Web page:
It is fairly important to note that,elimination half-life of diazepam and chlordiazepoxide as well as other long half-life benzodiazepines is twice as long in the elderly compared to younger individuals. Individuals with an impaired liver also metabolise benzodiazepines more slowly. Many doctors[who?] make the mistake of not adjusting benzodiazepine dosage according to age in elderly patients. Thus the approximate equivalent doses below may need to be adjusted accordingly in individuals on short acting benzodiazepines who metabolise long-acting benzodiazepines more slowly and vice versa. The changes are most notable with long acting benzodiazepines as these are prone to significant accumulation in such individuals.[this quote needs a citation] For example the equivalent dose of diazepam in an elderly individual on lorazepam may be up to half of what would be expected in a younger individual.[6][7] Equivalencies between individual benzodiazepines can differ by 400 fold on a mg per mg basis; awareness of this fact is necessary for the safe and effective use of benzodiazepines.[8]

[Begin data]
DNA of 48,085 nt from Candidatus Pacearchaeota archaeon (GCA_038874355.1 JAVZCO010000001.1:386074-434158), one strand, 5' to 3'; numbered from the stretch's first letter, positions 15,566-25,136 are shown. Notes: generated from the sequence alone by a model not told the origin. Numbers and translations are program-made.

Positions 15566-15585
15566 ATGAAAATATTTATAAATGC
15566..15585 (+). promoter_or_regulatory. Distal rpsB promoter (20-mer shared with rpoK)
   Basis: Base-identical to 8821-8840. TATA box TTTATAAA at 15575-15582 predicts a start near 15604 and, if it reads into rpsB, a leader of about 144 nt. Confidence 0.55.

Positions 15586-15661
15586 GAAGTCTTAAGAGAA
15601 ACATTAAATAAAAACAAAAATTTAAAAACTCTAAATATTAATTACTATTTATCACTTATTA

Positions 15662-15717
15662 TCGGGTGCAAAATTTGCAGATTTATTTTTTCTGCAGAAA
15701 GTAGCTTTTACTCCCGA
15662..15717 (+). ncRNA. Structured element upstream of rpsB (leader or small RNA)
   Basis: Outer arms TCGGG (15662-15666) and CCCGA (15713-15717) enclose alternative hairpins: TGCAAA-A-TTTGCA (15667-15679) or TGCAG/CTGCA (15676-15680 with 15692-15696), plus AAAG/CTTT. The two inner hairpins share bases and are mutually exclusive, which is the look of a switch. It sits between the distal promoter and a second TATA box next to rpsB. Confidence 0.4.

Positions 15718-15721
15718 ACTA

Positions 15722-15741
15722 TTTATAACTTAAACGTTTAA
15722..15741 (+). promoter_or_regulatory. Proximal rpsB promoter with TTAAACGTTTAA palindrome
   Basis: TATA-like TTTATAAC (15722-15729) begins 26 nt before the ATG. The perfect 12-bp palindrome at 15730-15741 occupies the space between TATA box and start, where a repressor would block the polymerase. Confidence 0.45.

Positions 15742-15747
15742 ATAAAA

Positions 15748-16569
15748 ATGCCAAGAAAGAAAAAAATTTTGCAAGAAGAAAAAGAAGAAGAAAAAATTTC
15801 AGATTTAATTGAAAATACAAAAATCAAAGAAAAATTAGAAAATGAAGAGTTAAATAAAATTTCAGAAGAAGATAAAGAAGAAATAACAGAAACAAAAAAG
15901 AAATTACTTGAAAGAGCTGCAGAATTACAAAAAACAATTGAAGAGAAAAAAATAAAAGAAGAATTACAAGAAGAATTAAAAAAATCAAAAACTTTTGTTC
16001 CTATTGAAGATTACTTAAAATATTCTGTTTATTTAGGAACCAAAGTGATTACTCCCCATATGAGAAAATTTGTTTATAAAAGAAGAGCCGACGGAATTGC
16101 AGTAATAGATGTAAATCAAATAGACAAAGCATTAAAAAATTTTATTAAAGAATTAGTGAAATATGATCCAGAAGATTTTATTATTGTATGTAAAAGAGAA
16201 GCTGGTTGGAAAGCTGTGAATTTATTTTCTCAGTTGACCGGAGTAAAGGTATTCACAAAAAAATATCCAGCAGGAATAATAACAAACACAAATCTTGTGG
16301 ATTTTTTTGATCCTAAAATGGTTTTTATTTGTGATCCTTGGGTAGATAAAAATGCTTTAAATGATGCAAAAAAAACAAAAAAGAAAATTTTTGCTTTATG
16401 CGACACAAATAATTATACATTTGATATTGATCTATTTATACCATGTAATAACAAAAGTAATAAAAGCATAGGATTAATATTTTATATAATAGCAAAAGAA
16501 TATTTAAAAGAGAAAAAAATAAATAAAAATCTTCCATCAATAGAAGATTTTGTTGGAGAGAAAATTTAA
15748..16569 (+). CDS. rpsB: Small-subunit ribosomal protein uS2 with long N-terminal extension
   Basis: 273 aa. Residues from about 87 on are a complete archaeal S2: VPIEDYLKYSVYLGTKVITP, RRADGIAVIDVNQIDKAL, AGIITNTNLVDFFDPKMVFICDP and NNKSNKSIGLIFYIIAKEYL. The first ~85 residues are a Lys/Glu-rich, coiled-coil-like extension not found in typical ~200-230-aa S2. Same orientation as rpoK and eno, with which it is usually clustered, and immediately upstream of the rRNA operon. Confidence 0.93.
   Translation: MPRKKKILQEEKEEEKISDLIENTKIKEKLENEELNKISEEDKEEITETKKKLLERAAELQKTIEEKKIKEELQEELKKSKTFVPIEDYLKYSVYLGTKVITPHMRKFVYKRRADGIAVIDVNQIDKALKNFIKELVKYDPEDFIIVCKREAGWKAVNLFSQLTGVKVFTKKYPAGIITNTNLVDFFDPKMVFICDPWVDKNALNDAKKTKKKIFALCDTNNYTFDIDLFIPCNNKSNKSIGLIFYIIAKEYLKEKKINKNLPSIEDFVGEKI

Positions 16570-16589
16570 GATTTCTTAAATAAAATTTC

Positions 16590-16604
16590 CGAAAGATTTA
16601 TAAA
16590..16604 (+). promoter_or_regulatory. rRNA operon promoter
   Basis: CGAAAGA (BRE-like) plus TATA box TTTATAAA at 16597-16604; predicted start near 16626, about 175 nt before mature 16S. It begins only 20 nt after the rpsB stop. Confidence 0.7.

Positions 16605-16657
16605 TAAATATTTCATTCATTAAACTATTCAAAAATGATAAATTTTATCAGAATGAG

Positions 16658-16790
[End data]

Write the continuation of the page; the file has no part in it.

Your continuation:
Dose equivalency table[edit]

Data in the table below is taken from the Ashton "Benzodiazepine Equivalency Table".[9] The equivalences should be considered rough guidelines, as individual patient responses may vary widely.

Drug Name Common Brand Names* Time to Peak (Onset of action in hours) Elimination Half-Life (h) [active metabolite] Therapeutic use Approximate Equivalent Dose
Alprazolam Helex, Xanax, Xanor, Onax, Alprox, Restyl, Tafil 1-2 9–20 hours anxiolytic, antidepressant 0.5 mg
Bentazepam Thiadipona 1-3 2-4 hours anxiolytic 25 mg
Bretazenil[10] N/A ? 2.5 hours anxiolytic, anticonvulsant 0.5 mg
Bromazepam Lectopam, Lexaurin, Lexotanil, Lexotan, Bromam 1-3 10–20 hours anxiolytic 5–6 mg
Brotizolam Lendormin, Dormex, Sintonal, Noctilan 0.5-2 4–5 hours hypnotic 0.25 mg
Camazepam Albego, Limpidon, Paxor 0.5-2 6-29 hours anxiolytic 10 mg